The world is changing fast and to keep up you need local knowledge with global context.
By Alec Hogg
There is a lot that sucks about the disaster now enveloping South African universities. But worst is how this destruction sows seeds of a long-term downward spiral.
Universities everywhere operate in a networked, increasingly meritorious world. With broadband having made video conferencing ubiquitous, no scholar needs suffer second class lecturing in a third class facility. Governments in developing countries have to balance many competing priorities. So institutions of higher learning need to look outside State grants and draw on home bias of faculty, smart partnerships and the occasional dollop of emotional blackmail to remain relevant.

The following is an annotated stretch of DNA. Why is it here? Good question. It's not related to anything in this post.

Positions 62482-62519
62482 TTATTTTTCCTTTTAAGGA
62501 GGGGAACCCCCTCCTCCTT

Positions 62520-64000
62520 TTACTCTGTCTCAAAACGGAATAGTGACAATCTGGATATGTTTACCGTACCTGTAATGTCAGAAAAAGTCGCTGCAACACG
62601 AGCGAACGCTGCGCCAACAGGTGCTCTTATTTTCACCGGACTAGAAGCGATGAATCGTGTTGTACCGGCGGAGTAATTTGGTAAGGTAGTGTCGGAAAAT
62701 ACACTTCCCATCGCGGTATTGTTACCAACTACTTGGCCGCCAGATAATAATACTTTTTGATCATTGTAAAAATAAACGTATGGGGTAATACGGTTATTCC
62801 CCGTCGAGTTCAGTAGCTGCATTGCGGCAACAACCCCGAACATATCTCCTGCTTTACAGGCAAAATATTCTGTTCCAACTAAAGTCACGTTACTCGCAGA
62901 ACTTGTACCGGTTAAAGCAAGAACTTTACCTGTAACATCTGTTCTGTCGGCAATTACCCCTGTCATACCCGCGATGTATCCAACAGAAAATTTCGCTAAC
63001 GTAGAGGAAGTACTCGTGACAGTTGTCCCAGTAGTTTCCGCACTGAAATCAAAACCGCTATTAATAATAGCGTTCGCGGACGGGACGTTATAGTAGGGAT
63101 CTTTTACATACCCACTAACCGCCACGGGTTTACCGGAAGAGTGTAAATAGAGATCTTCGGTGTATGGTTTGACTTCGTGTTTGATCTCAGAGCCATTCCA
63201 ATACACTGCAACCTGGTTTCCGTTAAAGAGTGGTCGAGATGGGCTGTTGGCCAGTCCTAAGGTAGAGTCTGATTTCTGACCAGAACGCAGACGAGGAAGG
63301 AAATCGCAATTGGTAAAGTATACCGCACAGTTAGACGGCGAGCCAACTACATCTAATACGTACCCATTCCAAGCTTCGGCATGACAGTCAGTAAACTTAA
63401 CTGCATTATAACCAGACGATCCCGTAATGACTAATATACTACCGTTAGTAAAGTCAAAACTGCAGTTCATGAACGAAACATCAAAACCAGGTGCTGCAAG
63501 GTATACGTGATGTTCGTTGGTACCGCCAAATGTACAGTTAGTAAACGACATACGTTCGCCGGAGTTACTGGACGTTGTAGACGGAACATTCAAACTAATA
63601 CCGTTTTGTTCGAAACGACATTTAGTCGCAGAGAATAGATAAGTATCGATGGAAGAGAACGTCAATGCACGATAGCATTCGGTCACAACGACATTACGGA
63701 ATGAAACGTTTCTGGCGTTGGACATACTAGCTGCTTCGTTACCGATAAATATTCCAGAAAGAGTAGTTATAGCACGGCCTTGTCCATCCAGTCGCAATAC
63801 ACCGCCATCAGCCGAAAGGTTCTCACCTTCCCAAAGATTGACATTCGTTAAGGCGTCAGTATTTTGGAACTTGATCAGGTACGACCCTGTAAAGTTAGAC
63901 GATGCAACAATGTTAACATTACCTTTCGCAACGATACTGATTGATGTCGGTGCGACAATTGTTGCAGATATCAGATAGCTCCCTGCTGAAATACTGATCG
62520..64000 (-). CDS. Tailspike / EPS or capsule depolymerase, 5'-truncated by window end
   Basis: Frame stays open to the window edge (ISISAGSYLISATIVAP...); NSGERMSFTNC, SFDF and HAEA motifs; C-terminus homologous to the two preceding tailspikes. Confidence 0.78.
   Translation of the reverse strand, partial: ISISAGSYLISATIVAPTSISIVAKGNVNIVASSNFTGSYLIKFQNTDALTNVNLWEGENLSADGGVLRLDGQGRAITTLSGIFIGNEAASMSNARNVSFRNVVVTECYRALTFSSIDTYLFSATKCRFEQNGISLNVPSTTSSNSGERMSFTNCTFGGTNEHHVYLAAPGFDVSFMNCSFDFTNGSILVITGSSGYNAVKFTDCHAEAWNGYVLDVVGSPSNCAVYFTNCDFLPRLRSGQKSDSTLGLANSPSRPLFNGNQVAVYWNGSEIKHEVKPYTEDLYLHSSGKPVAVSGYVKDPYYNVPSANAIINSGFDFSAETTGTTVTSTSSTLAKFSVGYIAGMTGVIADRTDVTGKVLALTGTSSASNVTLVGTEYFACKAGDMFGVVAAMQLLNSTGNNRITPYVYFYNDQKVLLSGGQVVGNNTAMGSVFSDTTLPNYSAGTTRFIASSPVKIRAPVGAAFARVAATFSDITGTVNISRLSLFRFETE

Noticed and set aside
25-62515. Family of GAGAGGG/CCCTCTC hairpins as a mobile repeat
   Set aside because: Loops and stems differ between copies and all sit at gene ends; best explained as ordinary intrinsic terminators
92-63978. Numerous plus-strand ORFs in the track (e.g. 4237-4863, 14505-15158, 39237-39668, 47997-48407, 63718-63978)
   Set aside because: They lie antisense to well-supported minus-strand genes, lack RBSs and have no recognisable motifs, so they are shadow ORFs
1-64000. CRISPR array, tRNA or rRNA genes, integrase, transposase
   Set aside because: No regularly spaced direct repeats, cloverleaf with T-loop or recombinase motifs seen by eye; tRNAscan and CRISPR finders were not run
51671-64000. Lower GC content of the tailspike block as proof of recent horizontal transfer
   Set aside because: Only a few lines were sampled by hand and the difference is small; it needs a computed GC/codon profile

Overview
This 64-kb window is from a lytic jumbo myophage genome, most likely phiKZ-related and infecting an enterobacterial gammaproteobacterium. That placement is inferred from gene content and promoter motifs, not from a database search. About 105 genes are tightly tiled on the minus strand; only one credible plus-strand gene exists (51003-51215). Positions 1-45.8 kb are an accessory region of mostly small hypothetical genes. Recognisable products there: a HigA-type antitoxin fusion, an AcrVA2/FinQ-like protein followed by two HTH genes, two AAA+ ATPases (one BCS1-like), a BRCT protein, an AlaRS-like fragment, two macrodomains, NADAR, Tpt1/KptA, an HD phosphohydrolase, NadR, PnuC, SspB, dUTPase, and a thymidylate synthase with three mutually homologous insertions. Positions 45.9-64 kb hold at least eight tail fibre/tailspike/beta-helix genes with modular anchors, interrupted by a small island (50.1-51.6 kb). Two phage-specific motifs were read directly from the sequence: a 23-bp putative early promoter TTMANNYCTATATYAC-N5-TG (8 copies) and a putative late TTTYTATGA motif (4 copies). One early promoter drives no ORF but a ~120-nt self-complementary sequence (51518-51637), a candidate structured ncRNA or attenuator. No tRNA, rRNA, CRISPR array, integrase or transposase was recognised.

Part of that emotional focus is money from former students. The top five US universities, for instance, each have alumni-generated endowment funds of over $10bn which generate millions of dollars every year to attract talented teachers. The biggest of them, Harvard, sits on a staggering $38bn war chest.
South Africa’s top universities like Wits, UCT, Stellenbosch and Rhodes, have produced graduates with the grant potential to transform future generations. But it is irrational to expect any to write cheques while chaos reigns and muscle is bussed in to intimidate the silent majority. And while this happens, the State simply dithers. If you thought education was expensive, try ignorance.
Cyril Ramaphosa: The Audio Biography
Listen to the story of Cyril Ramaphosa's rise to presidential power, narrated by our very own Alec Hogg.